Nutley Was Born in Strife, Strategy and Secession

From Frank Speer

"Taxation without representation is tyranny."

That was the slogan which a Patrick Henry or a Benjamin Franklin thought up in 1776 for the American Revolution.

NUTLEY Yesterday - Today, edited by Ann A. TroyThat was the slogan which won Nutley its independence from Belleville in 1874, laying the groundwork for the incorporation of Nutley as a municipality 58 years ago March 5 [1902].

Nutley has been many things since the first Dutch traders came down the Indian trails from Acquackanonck three centuries ago. In whole or in part it has been North Belleville, Povershon, Avondale, Stitts Mills, Stone House Plains, Spring Gardens, Stagertown, Franklinville and Franklin before it became Nutley. Before that it was Yountakah to the Lenni Lenape Indians who called it that because it was the setting for their Thanksgiving dance which marked the end of the harvest, and the word meant, in their language, “the place at the junction of the rivers where ceremonies are held."

In the Indian Bill of Sale, negotiated in 1666 by Captain Robert Treat and a few companions who had Governor Carteret’s permission to swap rum and wampum, some old cast-off army coats and a few muskets for a parcel of land, Nutley and about two-thirds of present-day Essex County went to the band of New Haven Puritans who wanted to get away from the Connecticut colony because they found the Puritans there too tolerant towards the Quakers.

All the records of Newark refer to this area merely as the “northeast section’’ of Newark and thus it remained from May 17 or 20, 1666—the disputed day when the first boatload of Puritans under Treat crossed over from New Haven and came up the Passaic River—until 1812. Newark’s “Town Minutes Book,” with full records from 1666 to 1775, now in the files of the New Jersey Historical Society, mentions both dates which must be taken as the founding of the English community of "Newark” which includes present-day Nutley.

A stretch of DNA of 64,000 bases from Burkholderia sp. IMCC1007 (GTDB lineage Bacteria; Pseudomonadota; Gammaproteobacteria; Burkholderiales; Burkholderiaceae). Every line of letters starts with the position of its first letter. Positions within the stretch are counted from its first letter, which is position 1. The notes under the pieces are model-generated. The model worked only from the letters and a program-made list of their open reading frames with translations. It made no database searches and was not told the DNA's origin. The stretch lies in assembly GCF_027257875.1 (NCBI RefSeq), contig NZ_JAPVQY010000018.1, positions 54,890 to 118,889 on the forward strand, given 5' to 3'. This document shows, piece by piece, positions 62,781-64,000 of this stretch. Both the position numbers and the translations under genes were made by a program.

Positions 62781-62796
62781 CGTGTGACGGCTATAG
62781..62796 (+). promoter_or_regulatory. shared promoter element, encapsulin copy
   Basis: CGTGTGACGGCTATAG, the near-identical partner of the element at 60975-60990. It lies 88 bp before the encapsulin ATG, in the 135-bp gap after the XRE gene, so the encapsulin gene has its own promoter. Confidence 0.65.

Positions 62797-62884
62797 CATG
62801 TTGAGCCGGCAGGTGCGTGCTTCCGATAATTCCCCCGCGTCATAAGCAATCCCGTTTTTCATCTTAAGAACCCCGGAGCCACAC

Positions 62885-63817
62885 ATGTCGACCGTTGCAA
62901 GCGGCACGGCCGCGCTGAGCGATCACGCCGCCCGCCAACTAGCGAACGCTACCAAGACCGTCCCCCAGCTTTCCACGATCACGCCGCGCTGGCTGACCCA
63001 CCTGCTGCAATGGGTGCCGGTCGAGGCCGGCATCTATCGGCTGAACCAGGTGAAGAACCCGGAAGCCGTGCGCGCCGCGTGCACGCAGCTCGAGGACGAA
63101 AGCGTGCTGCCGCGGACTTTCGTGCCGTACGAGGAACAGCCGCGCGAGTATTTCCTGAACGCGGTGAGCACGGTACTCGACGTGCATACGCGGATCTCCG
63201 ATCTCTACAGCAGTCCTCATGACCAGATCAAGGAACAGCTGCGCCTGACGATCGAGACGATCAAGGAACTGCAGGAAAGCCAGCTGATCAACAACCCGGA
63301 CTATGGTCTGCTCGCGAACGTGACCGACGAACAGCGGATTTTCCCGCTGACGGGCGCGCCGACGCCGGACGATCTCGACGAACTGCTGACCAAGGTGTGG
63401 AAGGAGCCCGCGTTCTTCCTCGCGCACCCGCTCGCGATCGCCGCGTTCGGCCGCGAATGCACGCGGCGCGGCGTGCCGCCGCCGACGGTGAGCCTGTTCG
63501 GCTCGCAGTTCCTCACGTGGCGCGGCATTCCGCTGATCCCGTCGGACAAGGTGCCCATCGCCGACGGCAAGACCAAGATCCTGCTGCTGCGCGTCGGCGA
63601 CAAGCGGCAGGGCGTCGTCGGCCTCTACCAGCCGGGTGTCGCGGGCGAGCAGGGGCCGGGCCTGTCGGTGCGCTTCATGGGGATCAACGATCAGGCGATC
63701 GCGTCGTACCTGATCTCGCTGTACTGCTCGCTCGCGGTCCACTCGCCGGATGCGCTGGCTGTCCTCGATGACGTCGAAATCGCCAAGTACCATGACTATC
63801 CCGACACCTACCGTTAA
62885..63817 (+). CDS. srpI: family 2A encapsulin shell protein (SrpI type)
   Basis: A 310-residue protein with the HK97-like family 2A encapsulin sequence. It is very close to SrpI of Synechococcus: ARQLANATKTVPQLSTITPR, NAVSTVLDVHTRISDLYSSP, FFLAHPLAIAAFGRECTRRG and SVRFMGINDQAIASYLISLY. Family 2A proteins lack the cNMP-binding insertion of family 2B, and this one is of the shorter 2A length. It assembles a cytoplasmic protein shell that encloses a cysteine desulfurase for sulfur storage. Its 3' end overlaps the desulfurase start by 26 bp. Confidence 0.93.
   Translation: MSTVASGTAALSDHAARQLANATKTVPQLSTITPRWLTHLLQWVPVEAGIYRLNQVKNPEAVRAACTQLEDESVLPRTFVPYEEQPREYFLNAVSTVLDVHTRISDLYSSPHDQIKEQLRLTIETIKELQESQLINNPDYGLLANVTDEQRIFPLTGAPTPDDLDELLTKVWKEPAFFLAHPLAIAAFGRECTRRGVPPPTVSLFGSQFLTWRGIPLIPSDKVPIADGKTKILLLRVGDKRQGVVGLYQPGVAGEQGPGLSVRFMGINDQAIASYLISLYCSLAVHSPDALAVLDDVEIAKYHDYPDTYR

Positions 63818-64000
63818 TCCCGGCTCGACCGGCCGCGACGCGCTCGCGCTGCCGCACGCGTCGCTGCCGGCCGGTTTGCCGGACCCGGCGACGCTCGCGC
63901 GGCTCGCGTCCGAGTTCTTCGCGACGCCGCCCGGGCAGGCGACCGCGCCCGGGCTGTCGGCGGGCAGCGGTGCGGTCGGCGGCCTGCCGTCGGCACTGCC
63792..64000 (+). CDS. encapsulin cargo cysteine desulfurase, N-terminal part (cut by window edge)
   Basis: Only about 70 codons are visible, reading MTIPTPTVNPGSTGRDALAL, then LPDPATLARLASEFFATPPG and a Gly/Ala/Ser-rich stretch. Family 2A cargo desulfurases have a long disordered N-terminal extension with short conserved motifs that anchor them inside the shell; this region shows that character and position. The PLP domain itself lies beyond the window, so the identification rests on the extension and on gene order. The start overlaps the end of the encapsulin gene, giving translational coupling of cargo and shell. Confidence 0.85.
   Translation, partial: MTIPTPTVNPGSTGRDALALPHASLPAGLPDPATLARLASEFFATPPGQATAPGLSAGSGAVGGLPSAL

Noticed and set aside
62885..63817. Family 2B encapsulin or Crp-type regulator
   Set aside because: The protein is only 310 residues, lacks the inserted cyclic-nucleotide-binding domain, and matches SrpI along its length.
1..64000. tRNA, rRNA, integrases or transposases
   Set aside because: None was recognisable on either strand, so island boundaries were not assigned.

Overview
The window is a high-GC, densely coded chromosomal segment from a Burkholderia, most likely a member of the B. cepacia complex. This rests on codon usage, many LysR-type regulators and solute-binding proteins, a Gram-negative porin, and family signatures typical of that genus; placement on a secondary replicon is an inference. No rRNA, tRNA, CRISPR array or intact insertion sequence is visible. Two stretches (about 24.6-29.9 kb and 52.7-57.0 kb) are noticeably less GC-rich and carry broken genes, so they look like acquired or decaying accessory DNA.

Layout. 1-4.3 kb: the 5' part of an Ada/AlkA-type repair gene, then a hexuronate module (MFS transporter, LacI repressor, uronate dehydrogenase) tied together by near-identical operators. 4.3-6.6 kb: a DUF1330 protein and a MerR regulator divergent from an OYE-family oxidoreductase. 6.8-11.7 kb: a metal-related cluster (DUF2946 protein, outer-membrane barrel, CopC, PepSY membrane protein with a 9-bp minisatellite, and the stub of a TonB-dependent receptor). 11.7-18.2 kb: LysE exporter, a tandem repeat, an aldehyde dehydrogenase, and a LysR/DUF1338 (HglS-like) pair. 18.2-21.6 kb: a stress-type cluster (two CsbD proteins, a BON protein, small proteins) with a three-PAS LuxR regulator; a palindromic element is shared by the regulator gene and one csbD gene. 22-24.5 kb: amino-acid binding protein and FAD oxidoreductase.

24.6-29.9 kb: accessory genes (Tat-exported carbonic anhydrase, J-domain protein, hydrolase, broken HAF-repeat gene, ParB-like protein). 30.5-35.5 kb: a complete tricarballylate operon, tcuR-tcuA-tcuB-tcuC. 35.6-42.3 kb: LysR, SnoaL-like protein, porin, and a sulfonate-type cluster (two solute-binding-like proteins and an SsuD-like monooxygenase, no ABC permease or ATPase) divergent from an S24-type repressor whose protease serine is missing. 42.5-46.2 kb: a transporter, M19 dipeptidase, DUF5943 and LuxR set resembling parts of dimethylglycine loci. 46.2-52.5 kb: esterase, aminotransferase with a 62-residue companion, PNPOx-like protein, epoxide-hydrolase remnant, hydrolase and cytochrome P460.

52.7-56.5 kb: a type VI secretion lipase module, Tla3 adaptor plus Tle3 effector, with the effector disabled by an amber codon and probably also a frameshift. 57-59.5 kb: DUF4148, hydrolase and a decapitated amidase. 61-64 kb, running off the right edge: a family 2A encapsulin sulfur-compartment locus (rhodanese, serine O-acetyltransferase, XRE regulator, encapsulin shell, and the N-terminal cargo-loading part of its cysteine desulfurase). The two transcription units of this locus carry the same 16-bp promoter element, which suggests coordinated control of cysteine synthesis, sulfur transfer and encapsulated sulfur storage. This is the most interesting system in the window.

In 1812, the northern half of Newark seceded from the mother city and was set apart as another town, named in honor of a hero of the Revolutionary War, General Joseph Bloomfield, afterwards a governor and chancellor of New Jersey.

Thus in 1812, Nutley was no longer a part of Newark, but a section of Bloomfield and it remained that way until 1839 when the eastern one-third of Bloomfield was sliced off to form another town which was named Belleville and was centered on the Second River. Nutley gradually came to be known as North Belleville.

There were so many inconveniences in being the tail of the dog that our early Nutley ancestors rebelled against Belleville and for a dozen years relations between the northern and southern halves of Belleville were more than strained.

It was Nutley’s protest that although this half of the town had to pay its taxes to Belleville, all the improvements went to the lower half of town. Nutley did not even have a church at that time, but did have the only school in the entire place, located on River Road, near Park Avenue.